[The following book review first appeared for the blog, The Book Lovers]
Author: Rajender Menen
Publisher: Harper Collins India
Karma Sutra - Adventures of a Street Bum by Rajendar Menen is a powerful book about the Indian street - a journey into the murky urban underbelly. It tells the varied stories of those who live on - and off - the street, an amazing cast of characters that includes sex workers, bar girls, hijras, Devadasis, drug addicts, runaways, migrants, hustlers, the homeless, the dying and the abandoned.
The book does not pass any moral judgements. It just tells stories as it is and leave the whole process of draw-your-own-conclusions phase to its readers. The author takes us through various places in Mumbai - starting from the red light area of Kamathipura and Ladies Bar which once upon a time were a major employment avenue for the people coming from outside for work in Mumbai. These chronicles extend to Colaba, Kala Ghoda, Juhu, Saundatti and even touches on the migrants from Goa and young, nubile sex workers from Kathmandu.
The realistic tone of the narrative allows you to feel for each of the flesh and blood characters and leaves a indelible impression on your psyche. It helps that author has literally got his hands dirty but living in these dingy places, sharing space with these varied crumbling personnel and hence, in turn aware of those small nuggets which are fascinating to know. Fortunately, all of that real-time experience is translated into the book even though non-profanity form and at times, sugar coated humour softens the blow at various plot points.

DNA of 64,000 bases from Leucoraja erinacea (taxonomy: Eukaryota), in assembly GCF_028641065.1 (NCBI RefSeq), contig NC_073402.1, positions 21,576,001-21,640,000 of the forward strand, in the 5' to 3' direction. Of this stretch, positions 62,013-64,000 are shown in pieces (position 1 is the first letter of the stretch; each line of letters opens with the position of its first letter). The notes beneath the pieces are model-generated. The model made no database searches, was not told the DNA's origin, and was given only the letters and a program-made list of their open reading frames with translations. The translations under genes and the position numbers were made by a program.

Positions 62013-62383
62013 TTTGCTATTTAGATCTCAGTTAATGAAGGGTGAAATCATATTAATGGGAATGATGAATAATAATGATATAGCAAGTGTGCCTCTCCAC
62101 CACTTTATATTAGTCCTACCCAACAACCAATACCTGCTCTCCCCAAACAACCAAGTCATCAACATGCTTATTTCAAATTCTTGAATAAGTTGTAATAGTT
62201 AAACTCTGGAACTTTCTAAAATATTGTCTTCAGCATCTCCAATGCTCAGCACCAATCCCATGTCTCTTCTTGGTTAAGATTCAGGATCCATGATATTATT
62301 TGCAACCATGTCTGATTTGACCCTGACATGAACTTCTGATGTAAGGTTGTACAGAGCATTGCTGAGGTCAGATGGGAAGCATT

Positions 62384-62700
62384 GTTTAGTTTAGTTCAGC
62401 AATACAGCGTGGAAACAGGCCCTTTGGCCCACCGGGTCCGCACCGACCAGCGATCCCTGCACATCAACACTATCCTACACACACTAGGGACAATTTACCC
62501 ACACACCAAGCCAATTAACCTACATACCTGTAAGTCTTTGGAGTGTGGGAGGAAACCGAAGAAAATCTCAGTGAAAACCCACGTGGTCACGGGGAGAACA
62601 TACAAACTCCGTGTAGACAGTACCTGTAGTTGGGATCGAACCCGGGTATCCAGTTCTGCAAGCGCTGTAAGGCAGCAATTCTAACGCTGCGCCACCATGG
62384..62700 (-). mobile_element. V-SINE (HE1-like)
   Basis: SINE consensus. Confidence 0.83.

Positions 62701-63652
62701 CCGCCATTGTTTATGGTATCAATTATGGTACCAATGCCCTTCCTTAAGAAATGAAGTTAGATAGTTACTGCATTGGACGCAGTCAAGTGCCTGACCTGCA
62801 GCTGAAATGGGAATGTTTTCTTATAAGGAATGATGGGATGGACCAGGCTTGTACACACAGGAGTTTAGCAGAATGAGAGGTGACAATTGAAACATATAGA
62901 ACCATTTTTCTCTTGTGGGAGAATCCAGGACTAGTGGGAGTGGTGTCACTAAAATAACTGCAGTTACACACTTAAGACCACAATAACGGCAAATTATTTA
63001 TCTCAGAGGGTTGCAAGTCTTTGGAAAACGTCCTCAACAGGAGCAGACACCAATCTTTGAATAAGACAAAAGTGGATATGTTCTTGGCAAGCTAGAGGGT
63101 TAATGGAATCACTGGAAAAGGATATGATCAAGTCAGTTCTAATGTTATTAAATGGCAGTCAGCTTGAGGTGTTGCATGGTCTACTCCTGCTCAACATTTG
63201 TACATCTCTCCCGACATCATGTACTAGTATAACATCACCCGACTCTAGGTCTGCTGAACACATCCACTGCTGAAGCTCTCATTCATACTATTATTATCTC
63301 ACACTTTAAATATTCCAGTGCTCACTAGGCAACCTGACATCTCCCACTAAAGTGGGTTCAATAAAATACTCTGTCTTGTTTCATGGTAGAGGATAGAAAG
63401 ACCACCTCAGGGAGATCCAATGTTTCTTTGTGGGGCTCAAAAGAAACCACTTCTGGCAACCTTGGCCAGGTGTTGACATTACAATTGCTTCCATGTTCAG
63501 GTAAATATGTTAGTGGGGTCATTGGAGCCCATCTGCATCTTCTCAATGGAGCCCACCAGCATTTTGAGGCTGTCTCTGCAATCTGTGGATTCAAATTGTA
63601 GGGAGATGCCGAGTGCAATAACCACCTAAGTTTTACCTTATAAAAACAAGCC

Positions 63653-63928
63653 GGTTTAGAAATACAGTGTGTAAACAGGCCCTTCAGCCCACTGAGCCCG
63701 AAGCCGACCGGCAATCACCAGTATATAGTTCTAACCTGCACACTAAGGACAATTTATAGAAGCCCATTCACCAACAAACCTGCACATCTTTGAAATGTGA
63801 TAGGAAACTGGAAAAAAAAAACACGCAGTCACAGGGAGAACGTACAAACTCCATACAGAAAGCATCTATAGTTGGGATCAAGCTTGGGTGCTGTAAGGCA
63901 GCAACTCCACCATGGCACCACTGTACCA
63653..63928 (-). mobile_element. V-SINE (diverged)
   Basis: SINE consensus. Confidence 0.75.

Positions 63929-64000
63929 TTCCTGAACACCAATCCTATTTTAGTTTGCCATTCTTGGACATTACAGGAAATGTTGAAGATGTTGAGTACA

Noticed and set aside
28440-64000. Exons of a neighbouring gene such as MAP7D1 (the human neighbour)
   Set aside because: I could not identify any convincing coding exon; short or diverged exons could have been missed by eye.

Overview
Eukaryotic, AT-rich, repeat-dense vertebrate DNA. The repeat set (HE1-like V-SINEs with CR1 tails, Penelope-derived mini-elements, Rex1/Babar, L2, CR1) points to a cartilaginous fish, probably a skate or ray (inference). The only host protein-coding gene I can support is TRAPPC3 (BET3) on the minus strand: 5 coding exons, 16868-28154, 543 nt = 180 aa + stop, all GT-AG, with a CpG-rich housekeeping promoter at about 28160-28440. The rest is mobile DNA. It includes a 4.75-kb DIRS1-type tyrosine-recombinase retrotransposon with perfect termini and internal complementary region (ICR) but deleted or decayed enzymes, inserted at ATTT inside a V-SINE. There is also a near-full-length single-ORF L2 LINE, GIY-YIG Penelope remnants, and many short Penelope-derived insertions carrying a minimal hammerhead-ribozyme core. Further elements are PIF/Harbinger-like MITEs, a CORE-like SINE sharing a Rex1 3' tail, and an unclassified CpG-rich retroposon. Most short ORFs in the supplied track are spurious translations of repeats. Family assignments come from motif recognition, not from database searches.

The author cleverly stays away from his own personal experiences of living with the prostitutes, and i am glad it happened that way which otherwise would have taken out the gritty touch and in turn, infused the narrative with a voyeuristic tone which gets difficult to fathom for best of the readers. The experience with transsexuals - their religious ceremonies and festive enormities is my most favourite section of the book. Underneath the humour on this community, there is a real insight into the new consumerist, yet traditionally acquisitive India and terrible though subtle strains of sadness and loss palpitating across hierarchy of society.
The book does not offer easy answers, neither put forward questions which you don't know before. But still it makes you think, it makes you introspect your own life and your existence as a human being in a complex city like Mumbai. It is difficult to understand the pains till you have been on street but sometimes it is so easy and deliberate to exploit it to your own advantage. Like the various intermingled worlds the book represents, it is witty, charming and heart breaking tales, all at the same time. I strongly recommend you make time to read it.